Apollo 11 TV/Radio Memories
I remember our family was at my in-laws’ house; we were all gathered around the TV – except for Papa Radosta, who was wandering around the house aimlessly. We all kept encouraging him to come in the living room and “watch the first man to land on the moon.” Elderly Papa, who learned English late in life – he was from Sicily – replied “I’muh no thinkuh so!”. I know there were other older people who were very skeptical, too – like my father!
I was 7 at the time of the landing and remember watching it on the TV in my parents’ bedroom. It was about 12:00 a.m. Eastern time, and I used my GI Joe Mercury astronaut to act out Neil Armstrong stepping onto the moon’s surface. I had a Mercury capsule that came with a red vinyl 45 RPM with recordings of the Mercury program space transmissions between John Glenn and Mission Control.
Jonathan R. Casey, Director, Archives and Edward Jones Research Center, National WWI Museum and Memorial
I was watching on a black-and-white TV that someone gave me, in my apartment in Brookline, Massachusetts.
[It was] the final year of my Ph.D. studies. [I was] excited about the upcoming birth of our first child. [I was] watching the lunar lander on a tiny television with my wife, Caroline.
I was 4 years old and watching TV coverage is one of my earliest memories. Sitting in the darkened living room and seeing the launch, and hearing those crackly voices, was magical. It made science, and aeronautics and space…magical. It led me to a 30-plus-year career in the Air Force, and a lifetime interest in technology. It also taught me, very early in life, that anything is possible. That optimism is hard to find these days.
My wife, Betty, and I were in college in Springfield and celebrated the event at a relative’s home, who had a “big” TV. Nothing like it!
For several days, the country was receiving congratulations from many other countries. The world, for a while, seemed united.
[I was] in the living room of my family home in Parkville, with my brothers and sisters, watching the flickering black-and-white television. [I] had popcorn but forgot to eat it.
I was at a fraternity rush party in Omaha, Nebraska. A TV was turned to the moon landing, but only a few of us were interested. The rest of the crowd was focused on the beer. As the evening went on, I became increasingly annoyed and left the party for home. There, I watched and listened to Armstrong and Aldrin step out onto the moon. (I decided not to pledge that fraternity.)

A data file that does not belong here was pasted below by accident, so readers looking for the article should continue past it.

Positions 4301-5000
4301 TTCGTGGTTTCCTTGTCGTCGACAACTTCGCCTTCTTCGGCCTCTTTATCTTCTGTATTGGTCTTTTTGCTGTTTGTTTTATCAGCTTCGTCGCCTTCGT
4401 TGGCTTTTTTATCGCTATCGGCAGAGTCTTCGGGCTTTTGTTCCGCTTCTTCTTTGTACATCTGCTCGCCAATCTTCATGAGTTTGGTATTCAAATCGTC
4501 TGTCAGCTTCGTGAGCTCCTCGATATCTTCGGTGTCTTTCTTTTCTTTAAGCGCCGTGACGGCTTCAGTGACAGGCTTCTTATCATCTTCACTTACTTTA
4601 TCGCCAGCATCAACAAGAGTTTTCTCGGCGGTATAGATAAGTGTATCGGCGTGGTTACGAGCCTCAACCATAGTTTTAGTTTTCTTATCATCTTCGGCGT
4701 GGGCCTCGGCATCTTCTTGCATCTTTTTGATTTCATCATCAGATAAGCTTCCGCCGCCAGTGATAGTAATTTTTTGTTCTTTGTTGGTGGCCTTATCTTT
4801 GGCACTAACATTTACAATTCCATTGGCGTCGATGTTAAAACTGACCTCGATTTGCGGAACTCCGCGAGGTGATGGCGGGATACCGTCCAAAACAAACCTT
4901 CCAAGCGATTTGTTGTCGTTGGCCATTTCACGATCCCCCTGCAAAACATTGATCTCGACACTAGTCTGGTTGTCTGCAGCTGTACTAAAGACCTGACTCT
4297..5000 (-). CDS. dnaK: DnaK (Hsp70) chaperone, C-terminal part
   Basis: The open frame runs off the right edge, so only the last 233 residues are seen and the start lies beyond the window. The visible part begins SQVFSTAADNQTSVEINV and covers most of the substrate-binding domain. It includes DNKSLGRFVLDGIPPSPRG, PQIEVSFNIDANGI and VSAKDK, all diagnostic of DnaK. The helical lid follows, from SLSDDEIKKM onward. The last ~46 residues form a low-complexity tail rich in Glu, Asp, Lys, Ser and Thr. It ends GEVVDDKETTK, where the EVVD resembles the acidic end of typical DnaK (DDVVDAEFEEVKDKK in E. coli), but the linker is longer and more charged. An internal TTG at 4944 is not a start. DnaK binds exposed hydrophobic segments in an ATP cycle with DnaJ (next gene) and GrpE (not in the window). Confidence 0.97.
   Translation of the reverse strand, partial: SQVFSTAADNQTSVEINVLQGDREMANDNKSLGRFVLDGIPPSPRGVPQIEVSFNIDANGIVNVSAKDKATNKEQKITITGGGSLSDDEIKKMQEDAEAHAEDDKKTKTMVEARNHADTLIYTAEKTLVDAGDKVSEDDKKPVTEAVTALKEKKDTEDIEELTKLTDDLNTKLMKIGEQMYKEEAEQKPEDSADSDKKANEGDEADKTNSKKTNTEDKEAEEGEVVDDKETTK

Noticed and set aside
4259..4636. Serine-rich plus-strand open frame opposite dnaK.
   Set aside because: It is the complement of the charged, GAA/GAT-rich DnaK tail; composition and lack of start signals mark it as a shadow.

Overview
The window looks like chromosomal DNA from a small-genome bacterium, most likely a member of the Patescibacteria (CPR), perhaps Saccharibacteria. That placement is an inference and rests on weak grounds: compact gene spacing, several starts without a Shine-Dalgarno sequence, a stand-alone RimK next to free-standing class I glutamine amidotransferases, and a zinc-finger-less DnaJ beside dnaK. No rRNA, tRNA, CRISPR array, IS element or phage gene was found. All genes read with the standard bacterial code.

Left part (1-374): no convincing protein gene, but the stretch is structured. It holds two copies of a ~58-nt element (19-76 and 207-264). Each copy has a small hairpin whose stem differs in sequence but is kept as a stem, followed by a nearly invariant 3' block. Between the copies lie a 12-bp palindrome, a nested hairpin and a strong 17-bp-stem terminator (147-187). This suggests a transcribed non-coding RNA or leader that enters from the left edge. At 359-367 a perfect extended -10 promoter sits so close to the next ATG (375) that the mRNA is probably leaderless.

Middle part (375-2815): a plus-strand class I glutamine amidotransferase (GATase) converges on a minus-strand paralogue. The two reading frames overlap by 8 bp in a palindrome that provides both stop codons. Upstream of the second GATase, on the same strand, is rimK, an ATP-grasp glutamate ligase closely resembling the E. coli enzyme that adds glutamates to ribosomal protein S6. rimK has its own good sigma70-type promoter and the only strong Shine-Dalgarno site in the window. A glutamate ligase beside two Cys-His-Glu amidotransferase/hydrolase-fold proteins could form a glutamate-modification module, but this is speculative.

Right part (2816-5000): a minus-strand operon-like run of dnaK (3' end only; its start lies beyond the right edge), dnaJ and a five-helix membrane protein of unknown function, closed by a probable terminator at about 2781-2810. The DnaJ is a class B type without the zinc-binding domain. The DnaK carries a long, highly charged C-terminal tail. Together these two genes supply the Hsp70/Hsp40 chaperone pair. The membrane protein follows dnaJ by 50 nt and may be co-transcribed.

Inaugural Sirridge Missouri Endowed Professor in Medical Humanities and Bioethics, UMKC School of Medicine
On a farm in England, where I grew up. Crept downstairs in the middle of the night to watch the landing on our small gray TV. I was 11 years old. I made a scrapbook of the moon landing.
Dr. Lynda Payne, Inaugural Sirridge Missouri Endowed Professor in Medical Humanities and Bioethics, UMKC School of Medicine
I was doing research for my Ph.D. in Colombo Ceylon (now Sri Lanka). My wife, Mary, and I were laying on our bed, listening to it live on the radio.
I was 6 years old and watched the landing coverage on TV with my great-grandmother, who was born before the Wright Brothers made their first flight. I’ve been interested in astronomy, space science, and aviation ever since.
I was 8 years old and clearly remember watching the landing on an 8-inch black-and-white TV screen surrounded by family. An unforgettable moment!
Aracely G. Tung
I saw the moon landing on a black-and-white TV set in Hong Kong. My parents woke me up in the middle of the night. I had no idea how important that event was until later.
I was in a crowded room at Camp Morehead in eastern North Carolina, watching a small black-and-white TV. It was very late before Neil Armstrong stepped out onto the moon.